George Warren Green and family moved to Kingsville from Greensville (near Hamilton) in 1885. Together with his nephew Robert Barber, G.W. purchased the Canfield lumber mill on Division Street South, near Mill Street East. Within a year, Green & Barber built a new larger lumber mill and a factory which manufactured “fork, pick and maul handles” and employed “13 hands.” Green started building employee housing on Myrtle Street in 1889, and had this “tenement house” constructed in 1891 on property he leased from J.H. Smart and Dr. S.A. King. G.W. finally purchased the lot in 1901 and this home remained in the Green family, as a rental property, until 1923 when it was sold to Bon Jasperson. Later owners include Isaac & Lulu Whittle and Charlotte Berry.
Green & Barber’s new saw mill is on the way. It is to be erected in the north east corner of their lot on Division street and will be of two or more stories, 60×36 feet, and will be fitted with the usual machinery of a saw mill with the latest improvements, which will be driven by a new 35-horse power engine, having a 45 horse power boiler.
Amherstburg Echo, December 5, 1885 p.6
During the year 1887, Green & Barber paid out in Kingsville, in cash, $5,374.65, and yet some people say these factories are no good to a village.
Amherstburg Echo, January 14, 1888 p.6
Green & Son have put into their factory a “blower” made by Curtis Joyce, of this village. The object of this is to carry away saw dust and shavings from all the machines in the entire mill and convey them to a building near the furnace to be used as fuel for running machinery in the factory.
Amherstburg Echo, April 6, 1888 p.6
G.W. Green & Son’s Saw Mill Consumed
Loss Over $2,000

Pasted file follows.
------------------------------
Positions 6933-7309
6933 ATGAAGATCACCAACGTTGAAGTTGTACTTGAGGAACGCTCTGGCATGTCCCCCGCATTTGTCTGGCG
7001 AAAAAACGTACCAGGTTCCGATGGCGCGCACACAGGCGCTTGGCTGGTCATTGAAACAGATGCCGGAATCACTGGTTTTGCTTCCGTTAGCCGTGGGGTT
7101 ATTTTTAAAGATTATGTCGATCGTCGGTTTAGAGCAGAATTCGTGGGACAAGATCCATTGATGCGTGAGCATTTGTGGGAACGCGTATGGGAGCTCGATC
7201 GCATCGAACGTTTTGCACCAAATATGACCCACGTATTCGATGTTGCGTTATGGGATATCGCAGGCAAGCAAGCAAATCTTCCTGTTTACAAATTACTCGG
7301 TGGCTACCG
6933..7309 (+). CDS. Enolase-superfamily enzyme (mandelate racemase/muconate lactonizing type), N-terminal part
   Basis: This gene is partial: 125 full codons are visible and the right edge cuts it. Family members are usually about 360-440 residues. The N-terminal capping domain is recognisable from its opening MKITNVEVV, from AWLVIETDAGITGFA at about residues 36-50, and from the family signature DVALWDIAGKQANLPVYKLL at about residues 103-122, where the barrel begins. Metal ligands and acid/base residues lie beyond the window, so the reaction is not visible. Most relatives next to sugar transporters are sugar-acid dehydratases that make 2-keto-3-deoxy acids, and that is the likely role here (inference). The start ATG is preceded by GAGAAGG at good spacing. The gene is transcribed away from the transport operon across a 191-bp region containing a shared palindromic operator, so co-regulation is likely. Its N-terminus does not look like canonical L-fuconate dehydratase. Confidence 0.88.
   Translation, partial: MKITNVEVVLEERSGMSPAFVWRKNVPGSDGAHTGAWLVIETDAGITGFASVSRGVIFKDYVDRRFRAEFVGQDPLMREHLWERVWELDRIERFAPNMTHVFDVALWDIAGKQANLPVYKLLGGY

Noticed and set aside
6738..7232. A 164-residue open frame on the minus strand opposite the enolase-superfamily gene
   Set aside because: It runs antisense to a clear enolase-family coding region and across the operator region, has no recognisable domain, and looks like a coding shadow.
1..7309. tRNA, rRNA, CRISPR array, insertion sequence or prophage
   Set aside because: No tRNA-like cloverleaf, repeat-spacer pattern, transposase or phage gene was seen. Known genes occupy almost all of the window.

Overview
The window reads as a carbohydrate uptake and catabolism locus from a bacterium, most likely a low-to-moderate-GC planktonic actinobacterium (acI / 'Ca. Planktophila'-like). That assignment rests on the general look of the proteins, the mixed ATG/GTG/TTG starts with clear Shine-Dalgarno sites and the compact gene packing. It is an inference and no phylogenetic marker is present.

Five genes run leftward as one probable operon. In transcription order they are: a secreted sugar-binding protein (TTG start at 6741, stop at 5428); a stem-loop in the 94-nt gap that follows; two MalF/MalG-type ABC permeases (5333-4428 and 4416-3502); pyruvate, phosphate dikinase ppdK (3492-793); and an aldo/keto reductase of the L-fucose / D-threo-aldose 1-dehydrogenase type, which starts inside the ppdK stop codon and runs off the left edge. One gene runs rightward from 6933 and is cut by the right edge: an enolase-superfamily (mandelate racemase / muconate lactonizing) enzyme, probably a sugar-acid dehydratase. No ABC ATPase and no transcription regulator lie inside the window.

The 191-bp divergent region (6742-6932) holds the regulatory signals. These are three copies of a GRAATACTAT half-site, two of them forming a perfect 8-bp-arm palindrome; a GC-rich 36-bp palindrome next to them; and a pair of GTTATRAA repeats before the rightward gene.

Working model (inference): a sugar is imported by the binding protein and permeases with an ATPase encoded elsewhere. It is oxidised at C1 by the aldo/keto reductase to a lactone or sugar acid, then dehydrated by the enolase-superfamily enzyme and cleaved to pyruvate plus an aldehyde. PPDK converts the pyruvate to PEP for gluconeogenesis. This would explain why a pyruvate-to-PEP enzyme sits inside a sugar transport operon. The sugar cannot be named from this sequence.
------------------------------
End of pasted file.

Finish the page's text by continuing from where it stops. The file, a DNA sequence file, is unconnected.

On Tuesday morning at four o’clock, our citizens were aroused by the alarm of fire. The fire proved to be in Green’s saw mill, in rear of their large factory on Division St. When discovered the devouring element was under full head-way, and the roof had fallen in. The townspeople promptly responded to to (sic) the call and did what they could toward saving the lumber around the burning building, and in preventing the spread of the flames to the factory, a short distance away. There was a large pile of wood stacked between the two buildings, and a considerable portion of this had to be removed in order to clear a space between the mill and factory. The wood flew right and left for a time very lively, until danger from this direction was past, and then attention was turned to the fences and to the roof of the factory, which caught fire several times. and it was almost a miracle that the factory was saved from destruction. As we have no system of fire protection, all that could be done was to save what loose material there was in that yard, and keep the fire from spreading as much as possible.
The origin of the fire is a mystery. The mill had been running for a short time in the forenoon the day before, but as gas is used instead of wood for firing, and that was turned off at noon, it could not have caught from that source. There was only about $200 insurance on the mill and contents, which was valued at $2,500. The machinery is a total loss. Fortunately there was not much lumber in the yard, it having been shipped away some time since. There is in the yard probably 100,000 feet of logs, which will no doubt be cut at Smith’s mill.
Messrs. Green & Son will not rebuild this season, but will probably do so next season. We are pleased that it is their intention to rebuild, as the town can ill-afford to lose industries of this kind.
The Kingsville Reporter, August 18, 1893 p.1
G.W. Green & Son’s factory and mills have started and are running full blast.
The Kingsville Reporter, July 27, 1894 p.7
Green & Son’s factory will make 20,000 boxes for the canning factory this season.
The Kingsville Reporter, November 1, 1895 p.8
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